Iliac Passion, or Ileus, one of the most dangerous maladies with which mankind is afflicted, and in which the motion of the bowels is totally inverted. It generally arises from spasms, or obstructions in the alimentary canal, by which the passage or descent of the excrements is impeded; an unnatural stricture of the intestines, ruptures, etc.; violent exertions of the body, such as leaping, running, or riding; the lifting of great weights; eating of unripe fruity especially pears and nuts; the drinking of sour and ill-fermented liquors; the use of too strong laxatives, worms, and obstinate cos-tiveness, are among the many causes which generate this fatal disorder.

Where the iliac passion proceeds from a distortion of the intestines, there is little hope of recovery. Various remedies, however, have been used, with different degrees of success. Thus, large blisters applied to the most painful part, while emollient clysters are injected; fomentations; camphor externally and internally) ipecacuanha in the smallest doses frequently repeated; linseed oil, both in small draughts, and in the form of clysters; as well as the warm bath, have all been found sometimes of service, but more frequently unavailing. And though experience has but too often evinced, that this obstinate disorder is not under the control of medicine, yet it may, in many instances, be arrested in its progress, and perhaps eventually cured, when a just diagnosis can be formed of its nature.—The writer of these pages had lately an opportunity of seeing the most inveterate iliac passion, with all its horrors, in an aged patient whose memory he reveres; but who, in consequence of constant nausea, hiccough, and vomiting, could not be prevailed upon to take those appropriate medicines which might have been attended with the desired effect. On this occasion, several of the most experienced practitioners in the metropolis were consulted, one of whom was bold enough to prescribe a combination of arsenic and hemlock, with a view to effect such a change in the whole alimentary canal, or to stimulate Nature to such exertions, as appeared to be necessary for removing a supposed cancer of the colon, or the largest of the intestines. Unfortunately, however, this powerful medicine produced the most alarming prostration of strength, such as might have been expected in a patient who was already reduced to a state of exhaustion and despair. Hence we are firmly persuaded, that, in similar cases, no other remedy can with advantage and safety be employed, than frequent doses of castor-oil; and, if this fail to procure relief, that quicksilver, in a native state, is the only medicine on which any reliance can be placed. Had these simple means been adopted, we venture to pronounce, that the life of our venerable patient would, in all probability, have been protracted.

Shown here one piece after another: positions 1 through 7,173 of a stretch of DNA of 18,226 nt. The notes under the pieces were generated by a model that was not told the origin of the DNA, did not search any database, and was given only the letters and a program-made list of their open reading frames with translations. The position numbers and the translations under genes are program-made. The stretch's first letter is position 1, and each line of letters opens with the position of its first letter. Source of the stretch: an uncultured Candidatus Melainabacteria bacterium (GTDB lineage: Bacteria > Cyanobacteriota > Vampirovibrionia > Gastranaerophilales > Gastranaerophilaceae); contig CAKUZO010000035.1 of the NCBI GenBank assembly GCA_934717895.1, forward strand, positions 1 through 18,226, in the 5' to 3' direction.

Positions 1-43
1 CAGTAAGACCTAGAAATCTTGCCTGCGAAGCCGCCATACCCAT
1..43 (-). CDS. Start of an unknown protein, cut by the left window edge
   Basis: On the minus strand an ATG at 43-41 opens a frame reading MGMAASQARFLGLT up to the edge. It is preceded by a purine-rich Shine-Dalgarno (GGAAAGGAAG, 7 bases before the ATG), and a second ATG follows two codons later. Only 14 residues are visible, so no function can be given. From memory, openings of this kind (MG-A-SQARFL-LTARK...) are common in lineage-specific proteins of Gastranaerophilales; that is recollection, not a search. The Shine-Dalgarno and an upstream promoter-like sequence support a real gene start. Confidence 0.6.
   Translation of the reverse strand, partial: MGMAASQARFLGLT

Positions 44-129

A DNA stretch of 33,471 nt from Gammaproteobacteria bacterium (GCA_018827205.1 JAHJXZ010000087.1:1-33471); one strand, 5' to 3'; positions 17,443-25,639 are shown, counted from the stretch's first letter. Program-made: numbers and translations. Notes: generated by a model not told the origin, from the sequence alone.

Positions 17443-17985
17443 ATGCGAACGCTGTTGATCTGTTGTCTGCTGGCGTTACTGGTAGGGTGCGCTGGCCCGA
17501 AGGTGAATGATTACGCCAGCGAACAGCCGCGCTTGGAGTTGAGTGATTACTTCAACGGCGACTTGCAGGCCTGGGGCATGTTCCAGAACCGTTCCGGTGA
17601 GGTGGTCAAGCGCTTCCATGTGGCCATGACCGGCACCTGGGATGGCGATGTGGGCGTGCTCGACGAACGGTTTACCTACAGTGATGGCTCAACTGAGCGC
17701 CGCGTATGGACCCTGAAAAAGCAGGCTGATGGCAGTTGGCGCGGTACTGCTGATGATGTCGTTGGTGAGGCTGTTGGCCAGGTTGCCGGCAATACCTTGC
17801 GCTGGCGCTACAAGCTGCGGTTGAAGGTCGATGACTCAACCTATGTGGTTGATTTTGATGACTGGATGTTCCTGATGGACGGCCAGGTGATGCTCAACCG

The diet of patients affected with the iliac passion, ought to consist of very light food, taken in moderate quantities, and neither too warm nor too cold. Wines, spirits, acrimonious and irritating substances, as well as heating liquors, ought to be carefully avoided; because they are always produŁtive of bad consequences. Thin gruel, prepared from barley or oatmeal, or weak chicken broth, are equally proper; and the patient's drink ought to consist of decoctions of emollient vegetables, or water in which toasted bread has been boiled, or clear whey.—Particular attention ought also to be paid to the mind, which should be preserved in a state of cheerfulness and serenity.